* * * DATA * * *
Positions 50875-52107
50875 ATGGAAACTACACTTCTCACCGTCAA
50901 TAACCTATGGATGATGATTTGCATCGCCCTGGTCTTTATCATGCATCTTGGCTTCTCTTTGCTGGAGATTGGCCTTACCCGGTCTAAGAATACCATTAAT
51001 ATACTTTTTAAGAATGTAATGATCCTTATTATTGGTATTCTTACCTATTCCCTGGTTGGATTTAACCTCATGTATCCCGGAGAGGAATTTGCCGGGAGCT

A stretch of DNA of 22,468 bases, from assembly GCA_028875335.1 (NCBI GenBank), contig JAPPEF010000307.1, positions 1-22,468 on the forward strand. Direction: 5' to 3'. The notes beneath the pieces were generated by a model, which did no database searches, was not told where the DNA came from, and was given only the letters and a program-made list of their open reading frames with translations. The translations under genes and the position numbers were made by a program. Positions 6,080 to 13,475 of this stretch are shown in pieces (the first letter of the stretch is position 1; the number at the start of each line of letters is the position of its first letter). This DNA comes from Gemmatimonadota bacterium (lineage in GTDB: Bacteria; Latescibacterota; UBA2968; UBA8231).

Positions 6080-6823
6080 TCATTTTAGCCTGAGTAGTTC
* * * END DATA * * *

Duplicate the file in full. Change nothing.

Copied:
Positions 50875-52107
50875 ATGGAAACTACACTTCTCACCGTCAA
50901 TAACCTATGGATGATGATTTGCATCGCCCTGGTCTTTATCATGCATCTTGGCTTCTCTTTGCTGGAGATTGGCCTTACCCGGTCTAAGAATACCATTAAT
51001 ATACTTTTTAAGAATGTAATGATCCTTATTATTGGTATTCTTACCTATTCCCTGGTTGGATTTAACCTCATGTATCCCGGAGAGGAATTTGCCGGGAGCT

A stretch of DNA of 22,468 bases, from assembly GCA_028875335.1 (NCBI GenBank), contig JAPPEF010000307.1, positions 1-22,468 on the forward strand. Direction: 5' to 3'. The notes beneath the pieces were generated by a model, which did no database searches, was not told where the DNA came from, and was given only the letters and a program-made list of their open reading frames with translations. The translations under genes and the position numbers were made by a program. Positions 6,080 to 13,475 of this stretch are shown in pieces (the first letter of the stretch is position 1; the number at the start of each line of letters is the position of its first letter). This DNA comes from Gemmatimonadota bacterium (lineage in GTDB: Bacteria; Latescibacterota; UBA2968; UBA8231).

Positions 6080-6823
6080 TCATTTTAGCCTGAGTAGTTC